The prominent promotion of culture and arts seemed paramount to Ahmad al-Muqadir (1046-1081) when he focused on the construction of his Aljaferia Palace on the banks of the Ebro River. Zaragoza was the capital of the taifa, or state, under his rule as part of the Banu Hud dynasty, and he wanted his “House of Joy” to reflect its greatness. Heirs to his kingdom followed suit, leaving architectural beauty behind that would influence regional styles for centuries ahead.Continue reading “Postcard from Zaragoza, Spain: Palace celebrates the elevation of Moorish culture”
Tag: moorish architecture
Postcard from Cordoba, Spain: Mezquita Catedral
The Cathedral of Cordoba is dedicated to Our Lady of the Assumption, yet even the city’s Catholics tend to refer to it simply as La Mezquita, the Mosque.
A Roman temple once stood on this site, but it was torn down with its building materials recycled for construction of a Visigoth church. The Moorish conquest in the 8th century resulted in another teardown and recycling of materials, particularly columns.
Cordoba became the headquarters of the independent Caliphate in Spain, and a golden age of construction burst forth to create a capital to rival the splendor of Damascus and Constantinople. This meant the mosque must be enormous.
The interior boasts approximately 850 granite jasper and marble columns. As the handsome columns were too short to attain the desired height, the arches they supported were topped with a second tier of arches, all in a striking pattern alternating red brick and white stone. A shell-shaped ceiling carved from one block of marble crowns the gilded Mihrab, the original center for prayer, at the heart of the Mezquita.
King Ferdinand III (1199-1252) reclaimed Cordoba from the Moorish rulers in 1236, and the mosque immediately was consecrated as a Christian place of worship. The original Gothic altar inserted in the middle of the former mosque was expanded and modified to reflect later and Renaissance and Baroque styles. The architectural encasement of the original minaret masks its origins. A full Renaissance nave popped up above the existing roofline during the reign of King Charles V (1500-1558). Some say the king was displeased with the resulting intrusive architectural assault upon the stunning structure.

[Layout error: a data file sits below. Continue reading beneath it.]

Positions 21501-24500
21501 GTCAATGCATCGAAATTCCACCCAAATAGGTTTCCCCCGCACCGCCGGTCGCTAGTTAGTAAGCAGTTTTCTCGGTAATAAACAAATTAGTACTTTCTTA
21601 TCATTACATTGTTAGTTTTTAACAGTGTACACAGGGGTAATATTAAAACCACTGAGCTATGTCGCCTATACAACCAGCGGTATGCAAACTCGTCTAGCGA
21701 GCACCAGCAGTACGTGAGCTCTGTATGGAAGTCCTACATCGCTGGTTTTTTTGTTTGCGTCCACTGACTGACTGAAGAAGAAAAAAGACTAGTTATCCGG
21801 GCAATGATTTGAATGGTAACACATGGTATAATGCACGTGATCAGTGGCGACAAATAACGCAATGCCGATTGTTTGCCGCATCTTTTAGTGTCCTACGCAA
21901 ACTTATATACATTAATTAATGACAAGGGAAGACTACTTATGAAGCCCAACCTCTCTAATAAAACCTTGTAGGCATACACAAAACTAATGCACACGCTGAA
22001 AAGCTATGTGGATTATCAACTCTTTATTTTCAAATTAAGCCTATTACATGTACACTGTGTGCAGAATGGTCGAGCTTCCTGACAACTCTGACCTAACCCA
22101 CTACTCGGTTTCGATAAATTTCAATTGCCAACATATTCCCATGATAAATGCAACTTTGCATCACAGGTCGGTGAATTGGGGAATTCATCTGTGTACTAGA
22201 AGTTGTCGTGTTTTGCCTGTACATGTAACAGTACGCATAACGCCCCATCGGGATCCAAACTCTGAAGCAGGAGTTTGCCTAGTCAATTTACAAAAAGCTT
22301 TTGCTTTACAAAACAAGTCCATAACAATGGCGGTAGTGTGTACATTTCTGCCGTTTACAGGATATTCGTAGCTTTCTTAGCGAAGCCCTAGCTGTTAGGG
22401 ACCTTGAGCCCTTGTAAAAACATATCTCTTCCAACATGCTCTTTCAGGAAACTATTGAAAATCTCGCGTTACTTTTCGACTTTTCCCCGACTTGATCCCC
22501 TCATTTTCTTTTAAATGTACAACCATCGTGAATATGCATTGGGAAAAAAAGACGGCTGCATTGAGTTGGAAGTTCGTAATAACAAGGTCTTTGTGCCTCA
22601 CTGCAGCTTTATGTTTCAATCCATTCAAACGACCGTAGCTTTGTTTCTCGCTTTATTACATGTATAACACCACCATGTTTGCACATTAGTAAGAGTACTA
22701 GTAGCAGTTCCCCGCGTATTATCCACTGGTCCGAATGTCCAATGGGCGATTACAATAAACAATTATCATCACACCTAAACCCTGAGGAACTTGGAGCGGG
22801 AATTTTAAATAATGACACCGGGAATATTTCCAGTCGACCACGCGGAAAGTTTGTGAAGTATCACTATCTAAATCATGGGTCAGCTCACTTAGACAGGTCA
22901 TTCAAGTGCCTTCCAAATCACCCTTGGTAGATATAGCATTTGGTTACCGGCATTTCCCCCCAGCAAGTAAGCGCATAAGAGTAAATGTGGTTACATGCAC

Lawrence Boheme offers a tale involving a 1,000-mile round trip for the bells of Santiago de Compostela to symbolize the historical rivalry between the Spain’s Christians and Muslims at this site:
At the height of Muslim power, during the Omega Caliphate at the end of the 10th century, the fearsome warlord Al-Mansur led a bloody raid through northern Spain, going as far into Christian territory as Santiago de Compostela. On the loose in the great pilgrims’ city, the Moor had the audacity of riding his horse into the cathedral and letting it drink from the font of holy water, outraging the Christian townsfolk; then, even more insultingly, he had the church’s bells carried 500 miles south to Cordoba, where they were melted down to make lamps to illuminate the Great Mosque.
When, two and a half centuries later, in 1236, the Castillian King Ferdinand the Third (“The Saint”) reconquered Cordoba, his first action, to avenge the humiliation caused by Al-Mansur, was to have the lamps carried back to the shrine of Saint James, where they were melted down to make a new set of bells.
Postcard from Sevilla, Spain: If a resident peacock fanned his tail inside Real Alcazar, would anyone even notice?
According to traditional Western norms of design, seemingly incongruous combinations of floor-to-ceiling colors, textures and materials create a remarkable feast for the eyes in the Alcazar Palace.
In 913, in what had been the ancient Roman city of Hispalis, the ruling Caliph of Cordoba ordered the center of government be established on this site. His successors further embellished the palace and expanded it toward the Guadalquivir River.
When the Castilians under Ferdinand III (1199-1252) gained control of the territory in 1248, portions, but not quite all, of the original palace were lost as Christian rulers sought to imprint their taste and traditions onto the site.
Pedro I (1334-1369), either called Pedro el Cruel or Pedro el Justo depending on which version of history one sides, had a lot of complications in his life. In addition to those continually and violently contesting his throne, Pedro as a young ruler was coerced into several arranged politically advantageous marriages despite his obvious love of Maria de Padilla (1334-1361).
Before Pedro’s half-brother, Henry II of Castile (1334-1379) dealt him fatal blows, Pedro made extensive use of the talented artisans and craftsmen on hand in Sevilla to build a palace luxurious enough for him and his mistress. The Mudejar alterations resulting from the Moorish architects employed by the Christian king produced handsome results.
The Alcazar’s contradicting yet complimentary architectural styles represent an evolutionary melding of royal whims from 11th-century Moors through 13th-century Gothic, 14th-century Mudejar and the Renaissance of the 15th and 16th centuries. The ruling Bourbons made further architectural alterations to suit their 19th-century tastes and residential requirements.
Real Alcazar is where Queen Isabella I of Castile (1451-1504) contracted with Christopher Columbus to finance his explorations. The palace was the setting chosen for Holy Roman Emperor Charles V (1500-1558) to meet and marry Isabella of Portugal (1503-1539) in 1526. Today, portions of the palace still function as an official royal residence of the Spanish monarchy.
In addition to actual history-making events, the palace and grounds of Real Alcazar have lent their magical atmosphere to diverse film and television projects from Lawrence of Arabia in 1962 to several seasons of Game of Thrones.
And lo, the azulejos. What tiles are found throughout.